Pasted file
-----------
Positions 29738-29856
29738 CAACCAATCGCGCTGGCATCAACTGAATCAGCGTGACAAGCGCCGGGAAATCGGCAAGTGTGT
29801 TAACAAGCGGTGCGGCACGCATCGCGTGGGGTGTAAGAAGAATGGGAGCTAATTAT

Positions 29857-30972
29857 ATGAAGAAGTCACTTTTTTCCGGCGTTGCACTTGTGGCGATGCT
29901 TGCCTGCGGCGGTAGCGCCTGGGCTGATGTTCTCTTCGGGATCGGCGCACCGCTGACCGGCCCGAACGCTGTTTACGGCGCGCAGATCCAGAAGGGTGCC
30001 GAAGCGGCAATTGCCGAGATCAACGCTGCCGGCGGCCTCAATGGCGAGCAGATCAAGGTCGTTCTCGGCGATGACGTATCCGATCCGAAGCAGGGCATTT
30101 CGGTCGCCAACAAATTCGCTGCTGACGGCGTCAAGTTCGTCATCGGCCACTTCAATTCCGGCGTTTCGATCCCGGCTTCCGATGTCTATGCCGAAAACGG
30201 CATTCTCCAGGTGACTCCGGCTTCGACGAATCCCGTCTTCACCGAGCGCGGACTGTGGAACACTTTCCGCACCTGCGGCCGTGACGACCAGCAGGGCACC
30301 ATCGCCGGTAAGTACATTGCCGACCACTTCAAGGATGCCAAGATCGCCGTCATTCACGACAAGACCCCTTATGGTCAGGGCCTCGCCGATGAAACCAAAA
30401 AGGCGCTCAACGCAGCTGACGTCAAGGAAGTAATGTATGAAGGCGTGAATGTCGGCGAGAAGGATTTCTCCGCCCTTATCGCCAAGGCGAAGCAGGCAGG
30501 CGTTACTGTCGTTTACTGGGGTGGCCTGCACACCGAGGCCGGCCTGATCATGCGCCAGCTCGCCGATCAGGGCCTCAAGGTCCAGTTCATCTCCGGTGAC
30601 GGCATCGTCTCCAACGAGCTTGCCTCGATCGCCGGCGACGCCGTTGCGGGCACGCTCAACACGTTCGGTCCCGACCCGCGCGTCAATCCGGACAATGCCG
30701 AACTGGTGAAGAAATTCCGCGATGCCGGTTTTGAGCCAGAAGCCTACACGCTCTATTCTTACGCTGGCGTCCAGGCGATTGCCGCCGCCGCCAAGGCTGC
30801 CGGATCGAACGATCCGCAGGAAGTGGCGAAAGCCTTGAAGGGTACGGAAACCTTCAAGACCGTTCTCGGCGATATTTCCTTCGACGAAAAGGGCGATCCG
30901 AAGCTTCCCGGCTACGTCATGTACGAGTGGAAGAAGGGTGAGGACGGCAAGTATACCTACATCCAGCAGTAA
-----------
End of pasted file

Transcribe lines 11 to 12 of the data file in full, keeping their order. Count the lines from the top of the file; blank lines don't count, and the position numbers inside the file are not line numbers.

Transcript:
30401 AGGCGCTCAACGCAGCTGACGTCAAGGAAGTAATGTATGAAGGCGTGAATGTCGGCGAGAAGGATTTCTCCGCCCTTATCGCCAAGGCGAAGCAGGCAGG
30501 CGTTACTGTCGTTTACTGGGGTGGCCTGCACACCGAGGCCGGCCTGATCATGCGCCAGCTCGCCGATCAGGGCCTCAAGGTCCAGTTCATCTCCGGTGAC